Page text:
CrossFit | The Vasa Vasorum

The Vasa Vasorum

ByCrossFit March 29, 2019

The vasa vasorum (VV) — “vessels on vessels” — are blood vessels located on the outside of arteries (Figure 1). Arteries are living tissue and, like all cells, require blood flow to acquire nutrients and dispose of waste. When arteries are thin, they can get all the nutrients they need simply through diffusion from the arterial lumen (i.e., the center of the artery, which blood flows through). As the vessel thickens, this diffusion eventually becomes insufficient to reach the outermost cells. These outermost cells become hypoxic — that is, they suffer from an insufficient supply of oxygen, as well as other nutrients. To compensate, the VV develop, carrying blood from further up the artery or adjacent arteries and veins to provide a blood supply to these outermost cells. As hypoxia expands throughout the artery (a consequence of further thickening), the VV branch out from single vessels to networks (Figure 2).

Figure 1
1 – Coronary artery
2 – Tunica externa (or tunica adventitia)
3 – Tunica media
4 – Tunica interna
5 – Vasa vasorum arising externally from a contributory artery or arteriole
6 – Vasa vasorum arising internally from the coronary artery itself

Figure 2

Figure 2

While these VV networks are a necessary adaptation to arterial thickening, they also increase the vulnerability of the arteries. VV, particularly as they branch into smaller vessels, are susceptible to degradation, leakage, and blockage. When this occurs, the VV can begin to leak pathogenic molecules — including lipoproteins, macrophages, infectious agents, and the other materials we observe within atherosclerotic plaques — from the bloodstream into the arterial walls (Figure 3).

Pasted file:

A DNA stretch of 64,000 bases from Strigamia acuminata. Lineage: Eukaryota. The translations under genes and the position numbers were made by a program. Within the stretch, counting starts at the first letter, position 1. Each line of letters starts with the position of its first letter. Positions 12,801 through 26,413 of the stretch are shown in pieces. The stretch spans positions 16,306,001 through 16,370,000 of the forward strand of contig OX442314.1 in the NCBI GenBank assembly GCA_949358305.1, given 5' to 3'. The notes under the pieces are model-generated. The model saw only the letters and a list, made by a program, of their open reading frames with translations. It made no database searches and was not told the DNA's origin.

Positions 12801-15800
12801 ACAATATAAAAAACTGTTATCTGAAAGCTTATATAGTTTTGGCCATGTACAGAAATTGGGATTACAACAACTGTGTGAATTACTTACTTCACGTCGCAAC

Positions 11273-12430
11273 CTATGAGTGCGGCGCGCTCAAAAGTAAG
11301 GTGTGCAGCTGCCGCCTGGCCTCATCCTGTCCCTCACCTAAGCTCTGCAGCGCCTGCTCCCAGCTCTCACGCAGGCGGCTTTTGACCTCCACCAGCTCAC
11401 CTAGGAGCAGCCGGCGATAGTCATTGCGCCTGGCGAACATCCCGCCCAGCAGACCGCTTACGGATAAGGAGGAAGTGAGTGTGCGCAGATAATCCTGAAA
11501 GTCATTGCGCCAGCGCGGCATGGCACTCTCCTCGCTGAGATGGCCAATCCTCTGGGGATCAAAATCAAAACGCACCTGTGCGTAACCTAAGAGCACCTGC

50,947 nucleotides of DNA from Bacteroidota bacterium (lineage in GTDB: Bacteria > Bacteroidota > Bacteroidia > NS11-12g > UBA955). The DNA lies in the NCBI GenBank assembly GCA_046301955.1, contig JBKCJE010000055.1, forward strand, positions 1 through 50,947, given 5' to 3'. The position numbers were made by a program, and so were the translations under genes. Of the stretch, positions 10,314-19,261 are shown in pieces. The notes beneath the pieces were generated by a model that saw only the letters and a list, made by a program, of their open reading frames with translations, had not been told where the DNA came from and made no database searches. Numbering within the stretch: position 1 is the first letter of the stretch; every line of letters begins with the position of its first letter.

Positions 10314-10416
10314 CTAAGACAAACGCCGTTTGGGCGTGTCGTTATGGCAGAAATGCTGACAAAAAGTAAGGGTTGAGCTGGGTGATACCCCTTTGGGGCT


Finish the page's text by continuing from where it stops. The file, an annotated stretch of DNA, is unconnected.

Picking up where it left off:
Figure 3

Figure 2

Figure 4

A small but interesting body of evidence suggests this damage to the VV may be the origin of atherosclerotic plaques (Figure 4). If this were the case, it would suggest lipid accumulation in arterial walls may increase the risk of plaque formation but is not the primary cause of plaque formation. Instead, that cause is damage to the VV. We will explore this hypothesis in future posts.

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Matthieu Dubreucq
December 18th, 2019 at 11:58 am
Commented on: The Vasa Vasorum